The storytelling techniques of earlier traditions are re-imagined to fit the world of today in a new exhibit of contemporary South Asian art at Princeton University Art Museum, on view through January 15. Contemporary Stories: Revisiting South Asian Narratives presents the work of five renowned artists—Chitra Ganesh, Nalini Malani, Nilima Sheikh, Gulam Mohammed Sheikh and Shahzia Sikander—who work in
printmaking, painting and video. Concurrently, Epic Tales from India: Paintings from the San Diego Museum of Art Contemporary Stories is on view across the hall, providing historical context and comparison.
To celebrate, there will be a South Asian Arts and Music Festival at the art museum on Saturday, December 3, from 11 a.m. to 5 p.m., with storytelling, traditional cuisines and creative activities for all ages, followed by a performance by dancer Ramya Ramnarayan with live instrumental accompaniment at 10 McCosh Hall at 5:30 p.m.
The contemporary artists span two generations. Born in Gujarat in 1937, Gulam Mohammed Sheikh, the only male artist of the five (and also the spouse of Nilima Sheikh) is known for his experimental narratives, culled from diverse sources including the late medieval works of Italian artists Giotto and Duccio. He intertwines history and myth to rethink Indian and global legacies of colonialism.
His work here is a kind of a map that redraws the boundaries and combines hand painting with manipulated digital imagery. “He’s intermingling motifs,” says PUAM’s Assistant Curator of Asian Zoe Kwok, pointing out a scene from the Hindu epic Ramayana, in which Rama chases an enchanted deer, as well as St. Francis giving his sermon to the birds.
Sheikh’s wife, Nulima (born 1945), draws from mythology, folklore and personal history, addressing contemporary issues of sectarian violence as well as women’s rights. Her etching, “Majnun Bereaved,” uses mica pigment, from traditional Indian painting, that gives the work an iridescence. It is based on the doomed lovers, Layla and Majnun. “Her father declined to give Majnun Layla’s hand and so he wanders the wilderness in despair,” says Kwok, who compares the relationship to that of India and Pakistan. “When the border was drawn in 1947, there were contentious relations between the two, like lovers with a shared tradition torn apart.”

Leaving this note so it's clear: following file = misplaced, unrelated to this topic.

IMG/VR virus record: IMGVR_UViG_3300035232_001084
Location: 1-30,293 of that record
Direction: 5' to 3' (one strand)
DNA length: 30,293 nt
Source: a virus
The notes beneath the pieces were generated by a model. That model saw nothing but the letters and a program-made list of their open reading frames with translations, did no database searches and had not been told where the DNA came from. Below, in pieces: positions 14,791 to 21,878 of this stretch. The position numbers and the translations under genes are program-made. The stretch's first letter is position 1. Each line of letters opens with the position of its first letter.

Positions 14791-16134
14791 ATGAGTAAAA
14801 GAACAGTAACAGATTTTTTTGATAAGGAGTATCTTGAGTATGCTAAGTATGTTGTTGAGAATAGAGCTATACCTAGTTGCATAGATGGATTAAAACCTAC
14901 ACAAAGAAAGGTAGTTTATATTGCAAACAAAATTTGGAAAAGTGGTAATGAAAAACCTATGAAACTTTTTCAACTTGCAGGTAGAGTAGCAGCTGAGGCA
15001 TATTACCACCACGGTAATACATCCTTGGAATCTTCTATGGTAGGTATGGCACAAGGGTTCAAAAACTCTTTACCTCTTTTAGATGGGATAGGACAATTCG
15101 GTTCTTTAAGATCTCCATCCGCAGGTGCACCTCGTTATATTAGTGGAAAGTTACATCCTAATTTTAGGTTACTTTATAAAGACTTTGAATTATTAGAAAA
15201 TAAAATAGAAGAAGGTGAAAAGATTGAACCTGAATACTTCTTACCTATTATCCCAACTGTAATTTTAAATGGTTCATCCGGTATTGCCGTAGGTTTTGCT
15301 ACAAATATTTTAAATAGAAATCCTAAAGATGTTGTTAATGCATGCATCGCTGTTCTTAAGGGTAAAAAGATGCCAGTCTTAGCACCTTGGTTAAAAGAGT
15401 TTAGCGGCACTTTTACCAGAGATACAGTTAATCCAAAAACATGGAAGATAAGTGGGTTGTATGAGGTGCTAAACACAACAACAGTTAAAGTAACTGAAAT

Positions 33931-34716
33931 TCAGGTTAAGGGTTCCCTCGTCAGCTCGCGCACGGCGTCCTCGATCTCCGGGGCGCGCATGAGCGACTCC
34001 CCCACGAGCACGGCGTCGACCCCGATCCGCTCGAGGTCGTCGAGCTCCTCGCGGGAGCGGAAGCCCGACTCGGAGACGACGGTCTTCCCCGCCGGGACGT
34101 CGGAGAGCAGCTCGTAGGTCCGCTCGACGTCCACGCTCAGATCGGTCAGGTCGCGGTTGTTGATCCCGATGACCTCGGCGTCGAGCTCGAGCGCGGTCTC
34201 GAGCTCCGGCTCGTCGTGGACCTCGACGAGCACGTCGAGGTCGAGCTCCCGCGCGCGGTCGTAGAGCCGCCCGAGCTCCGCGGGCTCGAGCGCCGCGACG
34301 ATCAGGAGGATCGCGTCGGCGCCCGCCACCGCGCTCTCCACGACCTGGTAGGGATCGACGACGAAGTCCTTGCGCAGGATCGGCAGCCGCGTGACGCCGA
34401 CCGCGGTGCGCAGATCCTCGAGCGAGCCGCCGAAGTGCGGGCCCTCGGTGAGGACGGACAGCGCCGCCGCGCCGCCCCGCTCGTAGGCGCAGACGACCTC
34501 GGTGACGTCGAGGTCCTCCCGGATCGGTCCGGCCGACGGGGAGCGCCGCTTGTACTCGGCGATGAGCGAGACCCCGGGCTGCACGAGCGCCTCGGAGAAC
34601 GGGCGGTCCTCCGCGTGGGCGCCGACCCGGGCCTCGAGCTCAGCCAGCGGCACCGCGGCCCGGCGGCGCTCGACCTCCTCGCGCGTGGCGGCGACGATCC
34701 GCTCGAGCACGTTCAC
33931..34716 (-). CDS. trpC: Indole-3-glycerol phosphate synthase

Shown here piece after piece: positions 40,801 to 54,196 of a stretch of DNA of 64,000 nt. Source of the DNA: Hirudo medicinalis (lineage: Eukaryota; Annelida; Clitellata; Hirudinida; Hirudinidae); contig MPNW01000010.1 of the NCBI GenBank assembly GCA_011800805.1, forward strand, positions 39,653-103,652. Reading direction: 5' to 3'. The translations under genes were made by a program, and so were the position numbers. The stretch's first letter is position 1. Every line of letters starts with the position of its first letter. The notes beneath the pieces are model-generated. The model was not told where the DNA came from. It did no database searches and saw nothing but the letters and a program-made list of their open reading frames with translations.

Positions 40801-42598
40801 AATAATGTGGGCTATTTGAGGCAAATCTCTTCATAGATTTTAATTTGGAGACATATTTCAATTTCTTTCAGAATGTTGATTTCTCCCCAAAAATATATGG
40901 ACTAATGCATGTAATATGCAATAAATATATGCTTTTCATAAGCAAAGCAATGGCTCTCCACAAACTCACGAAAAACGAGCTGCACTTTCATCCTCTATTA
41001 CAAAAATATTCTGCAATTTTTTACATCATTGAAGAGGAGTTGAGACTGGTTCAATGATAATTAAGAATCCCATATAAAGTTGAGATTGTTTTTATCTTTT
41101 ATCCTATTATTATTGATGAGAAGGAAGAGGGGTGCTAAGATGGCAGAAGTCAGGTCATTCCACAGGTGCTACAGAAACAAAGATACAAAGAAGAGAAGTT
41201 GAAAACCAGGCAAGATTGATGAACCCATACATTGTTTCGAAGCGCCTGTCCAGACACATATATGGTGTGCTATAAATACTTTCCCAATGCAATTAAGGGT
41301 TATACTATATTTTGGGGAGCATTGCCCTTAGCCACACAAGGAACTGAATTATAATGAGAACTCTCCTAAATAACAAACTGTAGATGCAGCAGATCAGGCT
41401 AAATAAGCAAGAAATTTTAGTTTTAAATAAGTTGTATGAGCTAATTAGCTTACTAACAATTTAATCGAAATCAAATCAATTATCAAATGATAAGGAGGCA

The work itself takes the form of a traditional preparatory sketch, finely detailed and devoid of color, that is itself a finished work, depicting the compassionate animals surrounding Majnun.
Both Gulam Mohammed and Nulima Sheikh have influenced the younger generation of artists.Shahzia Sikander, born in Pakistan is 1969, studied Indo-Persian miniature painting in Lahore and earned an MFA at the Rhode Island School of Design. She frees miniature painting from its role as a carrier of traditional cultural heritage, bringing historical and feminized myths into a contemporary practice. In her work, one can find gopis—female worshippers of Krishna who fall in love and blindly follow him about. “She uses it as a device to talk about women in society,” says Kwok.
Alongside a work on paper of a composite elephant, Sikander has animated the mythical, fantastical animal in a video, telling a story as the different elements add onto each other and then disappear. A traditional version of the composite elephant can be seen downstairs in the South Asian galleries.
In one especially extraordinary work, Sikander, who won a MacArthur Genius Grant in 2006, turns the Indo-Persian miniature on its head, rendering it as an oversized work on paper, more than five-feet-by-six-feet in dimension. “The Elusive Motif” reproduces the format of the muraqqa, an Indo-Persian album that is a patchwork of artistic and calligraphic elements, with a flattened perspective of mountains, borders and black line work. The swirling bird-like forms are gopis, used to show the struggles that women have to assert power. Upon closer inspection one sees they are not birds at all, but hair coifs, lifted off bodies and brought together in swirling masses.
Two site-specific works by Sikander—a 60-foot mosaic and 25-foot luminous multilayered glass painting—have been commissioned by the University and will be permanently installed at the newly renovated 20 Washington Road, the former Frick Chemistry Lab that is the new home to the Economics Department. These are Sikander’s first forays into glass.
Artist Chitra Ganesh is interested in the intersection of ancient myth and popular culture. The artist draws from Hindu, Greek, Buddhist and 19th-Century European portraiture to comics, Bollywood, anime and contemporary art. Her multimedia practice explores alternative narratives of consciousness and sexuality.
Nalini Malani was born in 1946 in Karachi in present day Pakistan, a year before the partition of India and contentious formation of Pakistan. Her family’s refugee experience informs her work as she looks at alternative histories. “In Search of Vanished Blood” takes its name from a poem by revolutionary Pakistani poet Faiz Ahmed Faiz, lamenting those most susceptible to war and injustice, and is indeed the color of blood, with demonic figures swirling about the lines of the poetry: “No one had the time to listen. No one the desire. It kept crying out.”
The art of South Asia, both past and present, is one of the world’s richest visual traditions, says PUAM Director James Steward, and in advancing past traditions, these fives artists remind us why those traditions still matter today.
The Artful Blogger is written by Ilene Dube and offers a look inside the art world of the greater Princeton area. Ilene Dube is an award-winning arts writer and editor, as well as an artist, curator and activist for the arts.